CEO of edutech company admits infidelity. A moral tale for all educators.

Published by Chris Ogilvie-Taylor, CEO of Marsden Grant on 22 January 2014


For the benefit of others, I’m just going to come right out with it. There’s no way around. I’ve been unfaithful; admittedly and shamefully disloyal. There, I’ve said it. After ten years of unwavering loyalty I have succumbed to urges that my faithfulness always denied me. And so today I live with the new and the old has been discarded. Done and dusted.

I’m talking mobile devices of course (what did you think?). For over ten years I have been the greatest advocate of BlackBerry and was proud as punch of the crackberry affliction that became a natural but very anti-social personal habit of constantly checking the screen for new messages. (The British comedian Andy Parsons compares BlackBerry owners constant scanning of their device’s screen to opening the front door of your home every two minutes to check if there’s anyone there). So true. But, in the end, the lure of multi-media and multi-tasking beyond the singular delivery of emails was just too much and I fell for Samsung’s Galaxy Note 3. Big time.

For those that don’t know, the Note 3 is the largest mobile phone device on the market, currently. Taking a call on it requires a bit of getting used to as it’s like holding a piece of toast to your ear, such is its size. But that conquered, it’s unbelievably good at all the things you might need or want to do on the move. And then some. In fact, it’s more than a mobile; it’s a mini computer in your hand masquerading as a cell phone. And it’s cool. Teenagers are moving to it in droves from Apple’s i-devices because they don’t like having the same mobile as their parents. That’s very uncool. The Note 3 does everything well and nothing especially well. So unlike BlackBerry which is the undisputed King, Chairman of the board and Uber Gruppenführer of email delivery its email program is fairly basic and ex-BlackBerry addicts have to climb down from their lofty pedestals and put up with. But it’s adaptable and it does rid you of that really annoying (to others) screen checking habit so wives/husbands/partners get back your attention at the table. With the Note 3 I’m loving the high definition screen, the multi-media access, the freehand notes maker and the camera/video quality. I toyed with the idea of running both the Note 3 and the BlackBerry simultaneously but two devices in one hand - who needs that?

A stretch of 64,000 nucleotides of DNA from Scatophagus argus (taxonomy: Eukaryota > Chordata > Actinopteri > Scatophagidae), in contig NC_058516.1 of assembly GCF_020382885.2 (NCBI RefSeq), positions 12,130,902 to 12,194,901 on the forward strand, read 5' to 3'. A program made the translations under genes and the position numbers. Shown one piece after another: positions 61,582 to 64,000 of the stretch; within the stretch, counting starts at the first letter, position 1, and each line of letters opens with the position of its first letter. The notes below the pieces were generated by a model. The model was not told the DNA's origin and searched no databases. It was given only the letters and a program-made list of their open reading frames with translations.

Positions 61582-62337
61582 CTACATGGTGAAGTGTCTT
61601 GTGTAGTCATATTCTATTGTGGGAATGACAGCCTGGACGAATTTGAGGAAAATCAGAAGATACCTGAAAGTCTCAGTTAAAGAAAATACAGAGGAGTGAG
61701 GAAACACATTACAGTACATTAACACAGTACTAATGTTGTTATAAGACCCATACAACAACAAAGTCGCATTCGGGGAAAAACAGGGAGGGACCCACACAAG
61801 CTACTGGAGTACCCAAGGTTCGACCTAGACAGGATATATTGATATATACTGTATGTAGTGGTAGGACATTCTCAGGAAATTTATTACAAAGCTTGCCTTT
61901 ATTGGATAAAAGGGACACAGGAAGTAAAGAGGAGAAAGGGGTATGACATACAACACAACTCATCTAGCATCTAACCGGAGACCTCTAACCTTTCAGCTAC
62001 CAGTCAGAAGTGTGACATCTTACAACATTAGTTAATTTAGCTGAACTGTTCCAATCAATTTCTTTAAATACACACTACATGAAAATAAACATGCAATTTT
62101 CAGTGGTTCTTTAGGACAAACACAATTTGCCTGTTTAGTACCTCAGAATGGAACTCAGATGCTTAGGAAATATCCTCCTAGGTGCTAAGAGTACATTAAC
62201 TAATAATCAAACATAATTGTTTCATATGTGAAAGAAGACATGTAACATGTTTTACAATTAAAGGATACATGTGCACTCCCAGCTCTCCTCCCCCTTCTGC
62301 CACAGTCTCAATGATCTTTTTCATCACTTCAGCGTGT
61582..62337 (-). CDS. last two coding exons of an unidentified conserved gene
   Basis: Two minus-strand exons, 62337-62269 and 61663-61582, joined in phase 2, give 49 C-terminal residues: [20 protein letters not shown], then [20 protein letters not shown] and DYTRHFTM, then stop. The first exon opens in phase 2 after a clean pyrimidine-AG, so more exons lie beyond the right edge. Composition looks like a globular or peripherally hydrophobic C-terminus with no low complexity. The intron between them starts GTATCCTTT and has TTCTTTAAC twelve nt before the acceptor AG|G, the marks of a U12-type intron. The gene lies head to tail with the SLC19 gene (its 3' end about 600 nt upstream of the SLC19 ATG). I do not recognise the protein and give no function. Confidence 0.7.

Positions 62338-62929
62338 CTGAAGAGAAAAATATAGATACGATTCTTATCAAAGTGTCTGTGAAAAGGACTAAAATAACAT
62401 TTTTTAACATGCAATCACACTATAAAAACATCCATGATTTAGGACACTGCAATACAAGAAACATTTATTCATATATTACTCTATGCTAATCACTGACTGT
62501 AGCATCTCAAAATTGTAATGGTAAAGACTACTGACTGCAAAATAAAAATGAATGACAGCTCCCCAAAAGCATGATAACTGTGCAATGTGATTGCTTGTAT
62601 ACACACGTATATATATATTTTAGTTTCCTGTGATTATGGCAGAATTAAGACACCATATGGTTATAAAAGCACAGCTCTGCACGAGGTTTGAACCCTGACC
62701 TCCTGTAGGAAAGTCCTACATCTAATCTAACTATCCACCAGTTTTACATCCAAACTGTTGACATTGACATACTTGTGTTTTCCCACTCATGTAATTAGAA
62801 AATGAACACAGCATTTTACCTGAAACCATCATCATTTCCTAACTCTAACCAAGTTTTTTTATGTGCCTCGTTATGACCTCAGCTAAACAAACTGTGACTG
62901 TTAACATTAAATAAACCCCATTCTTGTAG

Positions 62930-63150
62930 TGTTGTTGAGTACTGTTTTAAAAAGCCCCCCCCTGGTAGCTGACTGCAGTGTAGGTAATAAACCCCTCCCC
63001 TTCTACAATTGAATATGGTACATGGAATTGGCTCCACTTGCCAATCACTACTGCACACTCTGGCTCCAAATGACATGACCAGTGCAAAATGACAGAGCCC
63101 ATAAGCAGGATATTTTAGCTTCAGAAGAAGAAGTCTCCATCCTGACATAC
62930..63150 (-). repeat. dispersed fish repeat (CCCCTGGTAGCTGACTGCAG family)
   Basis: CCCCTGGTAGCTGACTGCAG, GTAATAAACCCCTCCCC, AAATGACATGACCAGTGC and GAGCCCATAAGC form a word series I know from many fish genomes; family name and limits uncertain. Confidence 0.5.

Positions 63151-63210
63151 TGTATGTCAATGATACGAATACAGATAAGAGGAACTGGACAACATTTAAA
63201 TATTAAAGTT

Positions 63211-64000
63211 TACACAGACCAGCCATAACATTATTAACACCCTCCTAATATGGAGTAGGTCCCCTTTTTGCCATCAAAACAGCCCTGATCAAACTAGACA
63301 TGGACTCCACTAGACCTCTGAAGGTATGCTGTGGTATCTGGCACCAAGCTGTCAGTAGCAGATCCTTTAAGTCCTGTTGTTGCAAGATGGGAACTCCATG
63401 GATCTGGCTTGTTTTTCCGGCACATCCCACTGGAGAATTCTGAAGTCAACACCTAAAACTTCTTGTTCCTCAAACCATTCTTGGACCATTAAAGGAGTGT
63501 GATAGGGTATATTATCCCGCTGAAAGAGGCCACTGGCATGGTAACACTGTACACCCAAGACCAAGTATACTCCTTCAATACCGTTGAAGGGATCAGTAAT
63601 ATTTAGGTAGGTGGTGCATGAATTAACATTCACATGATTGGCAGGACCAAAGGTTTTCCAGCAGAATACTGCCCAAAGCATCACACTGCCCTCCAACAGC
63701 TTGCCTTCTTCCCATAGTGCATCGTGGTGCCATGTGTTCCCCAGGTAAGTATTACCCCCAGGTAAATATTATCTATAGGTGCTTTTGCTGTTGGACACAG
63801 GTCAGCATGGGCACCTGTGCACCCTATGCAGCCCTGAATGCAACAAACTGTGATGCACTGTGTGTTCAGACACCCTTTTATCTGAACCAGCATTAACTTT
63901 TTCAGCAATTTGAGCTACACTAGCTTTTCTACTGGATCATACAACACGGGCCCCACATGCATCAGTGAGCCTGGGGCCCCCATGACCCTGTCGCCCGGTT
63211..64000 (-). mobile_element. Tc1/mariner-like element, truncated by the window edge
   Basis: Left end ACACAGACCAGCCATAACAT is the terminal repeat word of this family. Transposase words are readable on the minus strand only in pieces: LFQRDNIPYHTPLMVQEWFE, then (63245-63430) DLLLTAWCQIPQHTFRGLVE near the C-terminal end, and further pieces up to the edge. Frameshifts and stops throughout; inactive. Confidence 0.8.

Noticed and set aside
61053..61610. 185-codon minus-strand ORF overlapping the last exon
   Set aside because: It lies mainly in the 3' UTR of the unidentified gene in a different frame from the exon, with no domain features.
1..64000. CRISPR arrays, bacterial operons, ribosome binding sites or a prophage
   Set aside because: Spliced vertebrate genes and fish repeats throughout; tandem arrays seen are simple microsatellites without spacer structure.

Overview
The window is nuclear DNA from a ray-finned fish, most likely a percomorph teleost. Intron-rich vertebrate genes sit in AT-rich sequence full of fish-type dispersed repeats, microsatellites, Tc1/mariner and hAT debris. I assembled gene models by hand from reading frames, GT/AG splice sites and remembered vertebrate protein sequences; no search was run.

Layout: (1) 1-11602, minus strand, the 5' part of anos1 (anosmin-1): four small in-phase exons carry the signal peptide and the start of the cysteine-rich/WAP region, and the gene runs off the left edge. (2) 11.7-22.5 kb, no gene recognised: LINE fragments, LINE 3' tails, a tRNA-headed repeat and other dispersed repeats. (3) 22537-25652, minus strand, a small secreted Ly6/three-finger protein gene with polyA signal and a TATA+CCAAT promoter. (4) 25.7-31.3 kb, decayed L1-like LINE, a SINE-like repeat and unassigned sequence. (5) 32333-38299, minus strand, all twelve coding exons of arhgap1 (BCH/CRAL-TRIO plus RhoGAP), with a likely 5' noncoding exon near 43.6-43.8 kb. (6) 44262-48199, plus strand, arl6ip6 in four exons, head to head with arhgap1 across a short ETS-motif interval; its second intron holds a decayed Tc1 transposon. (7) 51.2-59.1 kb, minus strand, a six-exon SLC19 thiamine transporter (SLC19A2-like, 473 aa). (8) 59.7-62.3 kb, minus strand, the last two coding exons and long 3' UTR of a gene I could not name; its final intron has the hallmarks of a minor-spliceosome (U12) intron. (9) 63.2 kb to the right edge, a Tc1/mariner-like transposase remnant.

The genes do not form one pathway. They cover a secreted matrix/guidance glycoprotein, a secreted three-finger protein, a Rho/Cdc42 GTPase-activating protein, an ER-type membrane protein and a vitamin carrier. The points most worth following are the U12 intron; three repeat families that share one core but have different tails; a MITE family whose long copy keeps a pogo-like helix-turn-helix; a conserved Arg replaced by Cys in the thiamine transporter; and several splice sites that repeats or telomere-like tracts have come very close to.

So what relevance does my adoption of new technology have to our business of educational technology? The answer is.....massive relevance. When we provide and install classroom technology, teachers have to swiftly adopt its use or risk looking Neanderthal-like in front of their class of digital native pupils. This requires an amount of homework and practice in their own time learning the ropes of the new software as they go. And it’s easier done than said so for teachers who have never used a digital presentation board before, a little practice makes perfect. And that’s just what I had to do. Picking up the Note 3 for the first time was really scary. There’s practically no software commonality with the BlackBerry so it was a whole new ball for me and made even the harder as I had got very comfortable with the old game. Practice and experimentation was what was required. Notifiers to add, screen savers to amend, email files to create and personalised signatures to embed. And several hours later, I was on top of it. Just as I was with the BlackBerry first time around.

All new technology needs time invested, if you are to dominate it. Give it your time and you and your pupils will reap the bountiful digital rewards. Just as I have done with the Note 3. Why, you can even type blogs on it if you practice enough!

To request useful support information as to how your school can develop or extend its use of edutech, please contact me at cot@marsdengrant.com or use the contact facility on this site.
Chris Ogilvie-Taylor


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"One amongst us will forsake his technology for another"